Fraudsters and scammers love to take advantage during the times of year people may be spending more. As more of us shop online they are finding new opportunities to exploit shoppers all the time. Read on and don’t let Black Friday scams, or fraud ruin Christmas.
Purchase scams – If it sounds to good to be true, it probably is
With Black Friday looming and other sales, promotions, and new products launching in the run up to Christmas, it is likely that there will be an increase in purchase scams. These scams often use items that may be bought as gifts such as game consoles, electric scooters, other electronics, bicycles and clothing to catch customers out with irresistible prices.
Social media sites (i.e. Facebook, Instagram), online market places (i.e. Gumtree, Shpock), and auction sites (i.e. eBay) are some of the places that criminals use for these scams. If an offer or price you see on these sites, or receive via email, seems too good to be true, it probably is. Follow advice from Take Five to Stop Fraud and Stop, Challenge, Protect.
- Stop – Always stop and think before making a purchase or giving over any personal information. Be wary of messages that try to rush you into a making a decision as this could be a tactic to cloud your judgement.
- Challenge – Consider whether it could be fake. Google the company, check for reviews, and check prices elsewhere to help make a decision.
- Protect – If afterwards you think you have fallen for a scam, contact your bank immediately. Then report it to Action Fraud.
Find more information about purchase scams here, including information on pets, tickets and fake websites.
The imitation game
Other common scams catching out many online shoppers involve messages pretending to be from a large well-known company. Known as Authorised Push payment (APP) Fraud, you might receive a message appearing to be from an organisation or company (i.e. banks, HMRC, mobile phone providers, PayPal) warning of suspicious activity on your account. Messages will try to gain personal information or encourage you to transfer money.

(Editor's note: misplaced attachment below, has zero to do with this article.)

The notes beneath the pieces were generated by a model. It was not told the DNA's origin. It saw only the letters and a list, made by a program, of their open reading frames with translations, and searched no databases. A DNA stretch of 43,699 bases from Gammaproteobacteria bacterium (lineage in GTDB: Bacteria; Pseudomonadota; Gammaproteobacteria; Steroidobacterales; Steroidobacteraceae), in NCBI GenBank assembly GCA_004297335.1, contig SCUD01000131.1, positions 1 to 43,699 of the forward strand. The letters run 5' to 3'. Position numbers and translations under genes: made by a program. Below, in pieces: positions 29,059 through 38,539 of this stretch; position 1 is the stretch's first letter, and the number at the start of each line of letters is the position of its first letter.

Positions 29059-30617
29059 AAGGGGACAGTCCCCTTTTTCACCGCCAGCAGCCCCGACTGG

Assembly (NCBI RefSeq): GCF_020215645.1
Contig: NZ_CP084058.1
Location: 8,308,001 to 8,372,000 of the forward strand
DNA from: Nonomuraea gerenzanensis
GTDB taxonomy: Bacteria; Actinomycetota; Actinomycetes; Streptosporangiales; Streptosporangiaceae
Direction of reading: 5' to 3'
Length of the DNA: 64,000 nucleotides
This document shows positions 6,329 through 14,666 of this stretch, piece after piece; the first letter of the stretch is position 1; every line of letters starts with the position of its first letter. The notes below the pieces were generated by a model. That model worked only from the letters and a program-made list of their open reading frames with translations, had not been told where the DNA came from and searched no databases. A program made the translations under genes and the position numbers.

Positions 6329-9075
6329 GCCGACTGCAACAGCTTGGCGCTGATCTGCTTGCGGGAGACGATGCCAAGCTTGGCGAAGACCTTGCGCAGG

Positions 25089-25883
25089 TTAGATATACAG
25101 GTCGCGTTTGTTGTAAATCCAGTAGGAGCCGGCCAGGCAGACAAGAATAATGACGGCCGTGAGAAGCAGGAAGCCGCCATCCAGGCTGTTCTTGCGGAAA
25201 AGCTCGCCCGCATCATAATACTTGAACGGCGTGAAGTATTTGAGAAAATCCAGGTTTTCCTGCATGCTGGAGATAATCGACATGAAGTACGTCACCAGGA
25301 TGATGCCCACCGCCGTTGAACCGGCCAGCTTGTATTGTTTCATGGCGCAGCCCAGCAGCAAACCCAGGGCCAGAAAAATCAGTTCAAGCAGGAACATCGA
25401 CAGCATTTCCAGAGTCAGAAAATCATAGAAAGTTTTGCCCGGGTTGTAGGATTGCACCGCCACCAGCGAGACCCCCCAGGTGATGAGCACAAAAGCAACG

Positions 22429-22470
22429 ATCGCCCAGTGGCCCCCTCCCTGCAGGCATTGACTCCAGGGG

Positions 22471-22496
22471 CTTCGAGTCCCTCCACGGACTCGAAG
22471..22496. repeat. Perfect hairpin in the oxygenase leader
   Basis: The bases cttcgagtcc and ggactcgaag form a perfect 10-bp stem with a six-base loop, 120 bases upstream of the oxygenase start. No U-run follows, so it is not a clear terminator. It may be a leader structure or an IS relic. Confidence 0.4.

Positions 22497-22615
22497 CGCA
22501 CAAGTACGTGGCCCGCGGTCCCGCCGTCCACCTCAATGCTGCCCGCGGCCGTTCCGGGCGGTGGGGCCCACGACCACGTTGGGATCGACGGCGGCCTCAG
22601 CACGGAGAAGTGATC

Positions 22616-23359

If you receive a message like this:
- Never give out personal details such as pin numbers or passwords. Legitimate companies will never ask you to give this information.
- Check for errors such as spelling mistakes or incorrect names, as this could indicate a fraudulent email.
- Contact the real company by searching online for a contact number or email. Never use contact details provided in suspicious emails.
London Mutual Credit Union will always provide your postcode in the footer of emails, so you know it’s from us. If you unsure, drop us an email to firstname.lastname@example.org. If you receive messages from us to approve transactions that you did not make, or if you think any of your card details have been stolen, contact us immediately.
Ongoing COVID-19 scams
There are still many scams taking advantage of the ongoing pandemic, since our last post.
Below are a few we have heard of, but remember, fraudsters are developing new scams all the time.
- Asking for donations via email to help the NHS fight the virus.
- Fake emails issuing fines for leaving your home during lock down.
- Fake job offers requesting money for background checks.
- Hand sanitiser, face masks, and other protective products that do not exist or never arrive.
Don’t let these criminals take advantage. Take Five and use the Stop, Challenge, Protect advice above.